If the unconventional opening tells us anything, we can assume that there’ll be an unconventional dramatic situation, as well. Indeed, there isn’t really a set goal or journey in the conventional sense (as touched on earlier). Sure, Dorothea’s quest to raise Jamie is the foundation for everything, and you could argue that when she enlists Abbie and Julie to help her with raising Jamie (which occurs on page 22) we have our core goal.
But in these first ten pages, being the character-driven script that it is, we focus on character-specific dramatic situations.
Dorothea pulls Abbie aside, looks at her, Abbie doesn’t want to share.
So, what happened?
They never tell you anything, I won’t know for like a week.
Dorothea gives her an encouraging look.
I’m gonna be late on rent.
That’s okay, Don’t worry about that.
Abbie looks at Dorothea with love and admiration.
Here we get more insight into Abbie’s issue/dramatic situation. We don’t know all of the details yet, but we know that she’s visited the hospital, had tests done, and is anxiously waiting. This is what is occupying her; this is what is driving her story.
INT. JAMIE’S BEDROOM – DAY
Jamie lies flat on his bed. Julie’s next to him, processing, earnestly worried for him.
What if you had been in the car?
He shrugs, gestures with his hand. She lays beside him on her side. She traces a finger across his hair, his forehead, nose, chest, their hands touch.
I wouldn’t be here. You would’ve missed me?
She traces a finger across his hair, his forehead, nose, chest, their hands touch. He puts his hand on her bare knee, starts to slide up her leg. She easily pulls his hand off.
It was so much easier before you got all horny.
He’s tried this before, but he is really just her friend. He leans away from her.
It’s not like you, don’t –
She likes that she does it. He smiles, used to her love of being provocative. Then serious.
Friends can’t have sex and still be friends.
She snuggles him again innocently, pressing her face into his arm.
Here we have both Jamie’s and Julie’s dramatic situation: Jamie pines for Julie and Julie seeks a platonic relationship. For Julie, Jamie represents more innocent times — times that are gone forever now. But she feels a rare comfort with him that would only be ruined if sex were to get involved.As a fourteen-year-old, this conundrum is the biggest obstacle in Jamie’s life: and one he’s not going to give up on easily.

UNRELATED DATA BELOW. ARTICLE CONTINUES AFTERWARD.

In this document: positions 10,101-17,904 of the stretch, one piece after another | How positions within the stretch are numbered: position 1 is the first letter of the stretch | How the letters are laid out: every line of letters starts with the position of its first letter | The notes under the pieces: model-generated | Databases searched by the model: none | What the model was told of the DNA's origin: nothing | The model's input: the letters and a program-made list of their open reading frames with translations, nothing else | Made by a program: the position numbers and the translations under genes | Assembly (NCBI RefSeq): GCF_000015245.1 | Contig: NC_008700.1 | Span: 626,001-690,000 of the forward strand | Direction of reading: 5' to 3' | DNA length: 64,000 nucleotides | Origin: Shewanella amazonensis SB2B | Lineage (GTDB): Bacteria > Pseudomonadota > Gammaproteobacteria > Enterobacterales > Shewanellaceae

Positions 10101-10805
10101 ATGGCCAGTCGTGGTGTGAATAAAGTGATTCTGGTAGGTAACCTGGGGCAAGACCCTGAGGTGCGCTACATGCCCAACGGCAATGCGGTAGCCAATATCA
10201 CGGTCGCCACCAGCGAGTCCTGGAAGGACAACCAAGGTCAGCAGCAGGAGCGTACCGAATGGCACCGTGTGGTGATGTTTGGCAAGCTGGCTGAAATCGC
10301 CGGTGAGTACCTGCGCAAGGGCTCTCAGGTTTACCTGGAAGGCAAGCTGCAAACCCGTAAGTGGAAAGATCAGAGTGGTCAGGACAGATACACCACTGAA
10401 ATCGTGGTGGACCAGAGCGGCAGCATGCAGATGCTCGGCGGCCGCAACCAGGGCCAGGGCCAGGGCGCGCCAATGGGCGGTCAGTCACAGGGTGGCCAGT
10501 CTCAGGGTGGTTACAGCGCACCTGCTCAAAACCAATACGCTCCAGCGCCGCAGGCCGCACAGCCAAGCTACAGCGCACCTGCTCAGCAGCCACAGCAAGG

And as for Dorothea, we already get the sense that her dramatic situation will revolve around Jamie one way or another, but the script also finds her fixing the house with William — a therapeutic narrative drive: when she feels like she’s failing in “fixing” Jamie, she can turn to fixing the house:
INT. DOROTHEA’S ENTRY WAY
William takes Dorothea to see the ceiling he worked on. She loves it. It’s pretty messed up. IMPROVISE ABOUT THE WORK DONE.
Dorothea, all that is beautiful molding there.
I want to continue that around the side.
All right, so we’re gonna have to re-match that, is that actually wood, or is that plaster?
No, the plaster is underneath it, the molding on the outside there is wood. It’ll take some time…
This is a coming-of-age story. In a way, it’s a coming-of-age for not just Jamie but Dorothea, Abbie, and Julie, as well. Like many coming-of-age narratives, the script is also about facing fear — fear of change, fear of the unknown, fear of the future. These fears spark conflicts for the characters — internally and externally.
Everyone is on a path to find themselves in this script. And everyone’s path is different — some more unconventional than others, like the storytelling style of the script. But 20th Century Women doesn’t go too wild with its unconvention and that’s what make the script work. It’s subtle. The unconvention of it all has a point: it emulates life.